The Uzbek-speaking Lakai are the only real nomads remaining in Central Asia. Some Lakai, and their closely affiliated groups–the Kungrat and the Mangit–have settled into villages in Uzbekistan, Tajikistan and Afghanistan.
A thousand or so Lakai, however, still migrate with their herds of animals and complete households every summer from the hot plains of southern Tajikistan to summer pastures in the mountains of northern Tajikistan. When winter approaches, the Lakai move again to the southern plains.
Their migration route takes them straight through the Tajikistan capital of Dushanbe, where police block off streets to allow huge herds of animals and numbers of nomad families to move through the city. The Lakai have camels, horses, goats and sheep, but move their households of tents, clothes, furniture and cooking utensils by truck rather than on pack animals now.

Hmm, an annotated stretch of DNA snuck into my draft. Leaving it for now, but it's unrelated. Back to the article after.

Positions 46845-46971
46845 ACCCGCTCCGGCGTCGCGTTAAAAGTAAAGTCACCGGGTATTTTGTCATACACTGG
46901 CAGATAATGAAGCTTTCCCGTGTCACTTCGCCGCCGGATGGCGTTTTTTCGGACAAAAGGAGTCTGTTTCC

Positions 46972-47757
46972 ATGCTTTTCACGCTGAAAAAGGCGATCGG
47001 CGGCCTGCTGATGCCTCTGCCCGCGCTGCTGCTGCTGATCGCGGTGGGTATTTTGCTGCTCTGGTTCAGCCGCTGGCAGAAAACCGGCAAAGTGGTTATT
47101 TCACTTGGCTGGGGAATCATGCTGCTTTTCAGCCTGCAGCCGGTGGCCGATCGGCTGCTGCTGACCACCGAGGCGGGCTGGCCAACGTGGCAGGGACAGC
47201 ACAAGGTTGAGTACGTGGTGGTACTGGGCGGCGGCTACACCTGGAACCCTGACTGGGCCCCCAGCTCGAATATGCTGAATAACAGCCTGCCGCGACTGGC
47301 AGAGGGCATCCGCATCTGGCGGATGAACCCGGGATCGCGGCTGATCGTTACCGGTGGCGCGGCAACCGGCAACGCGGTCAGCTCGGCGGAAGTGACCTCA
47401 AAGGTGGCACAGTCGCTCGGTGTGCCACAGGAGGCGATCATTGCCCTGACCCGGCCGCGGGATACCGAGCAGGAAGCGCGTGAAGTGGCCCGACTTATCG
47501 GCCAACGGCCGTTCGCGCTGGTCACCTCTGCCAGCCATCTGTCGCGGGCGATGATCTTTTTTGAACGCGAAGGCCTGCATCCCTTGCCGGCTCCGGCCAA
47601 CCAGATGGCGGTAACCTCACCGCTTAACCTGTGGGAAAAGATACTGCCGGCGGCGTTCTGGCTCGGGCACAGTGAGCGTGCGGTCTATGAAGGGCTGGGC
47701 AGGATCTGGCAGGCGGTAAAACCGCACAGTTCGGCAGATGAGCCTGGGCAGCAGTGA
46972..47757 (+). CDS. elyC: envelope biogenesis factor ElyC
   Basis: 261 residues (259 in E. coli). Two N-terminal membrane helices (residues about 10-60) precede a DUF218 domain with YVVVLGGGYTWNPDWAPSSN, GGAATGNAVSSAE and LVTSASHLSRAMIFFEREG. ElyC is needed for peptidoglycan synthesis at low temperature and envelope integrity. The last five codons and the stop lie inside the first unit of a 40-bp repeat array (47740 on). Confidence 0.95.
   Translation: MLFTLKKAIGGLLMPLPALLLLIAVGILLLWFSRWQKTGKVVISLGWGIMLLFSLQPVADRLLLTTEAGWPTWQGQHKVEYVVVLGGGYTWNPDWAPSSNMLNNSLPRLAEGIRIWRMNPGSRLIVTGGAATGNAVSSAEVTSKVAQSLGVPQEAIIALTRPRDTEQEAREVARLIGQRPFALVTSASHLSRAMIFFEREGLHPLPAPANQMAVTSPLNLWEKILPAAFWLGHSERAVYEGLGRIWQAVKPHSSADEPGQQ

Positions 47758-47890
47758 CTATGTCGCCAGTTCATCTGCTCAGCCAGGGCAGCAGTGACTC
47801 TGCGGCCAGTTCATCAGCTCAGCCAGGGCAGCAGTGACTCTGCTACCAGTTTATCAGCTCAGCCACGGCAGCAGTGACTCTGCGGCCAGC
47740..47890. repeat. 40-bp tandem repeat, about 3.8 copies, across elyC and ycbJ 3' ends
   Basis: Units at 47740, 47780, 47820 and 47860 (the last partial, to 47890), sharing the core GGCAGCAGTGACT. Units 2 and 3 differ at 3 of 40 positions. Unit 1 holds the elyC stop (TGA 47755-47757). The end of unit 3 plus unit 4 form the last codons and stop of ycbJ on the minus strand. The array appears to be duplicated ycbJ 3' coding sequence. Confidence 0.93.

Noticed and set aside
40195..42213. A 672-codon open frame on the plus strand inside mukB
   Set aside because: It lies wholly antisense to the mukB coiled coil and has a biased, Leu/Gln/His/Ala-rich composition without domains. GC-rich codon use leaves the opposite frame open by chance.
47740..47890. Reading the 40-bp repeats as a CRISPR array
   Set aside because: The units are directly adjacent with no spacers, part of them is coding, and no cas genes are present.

The Lakai, at least since the Russian Revolution, have not woven carpets…probably because they have few sheep, preferring goats in modern times. They have become–instead of rug weavers–accomplished embroidery makers, using several different embroidery stitches with bright primary colors of silk thread.
Lakai women decorate almost anything made of cloth in their households–horse covers, saddle covers, shawls, dresses, hats, wedding head-dresses, bedding covers, container bags, tent bands, and door frame surrounds. They even keep mirrors in special embroidered mirror bags.
In the 19th century, the Lakai embroidered on homespun rough wool or cotton fabric dyed with madder root to various shades of red. In the 20th century, the Lakai moved to using machine-made cotton fabric, still favoring bright red as background to their embroideries.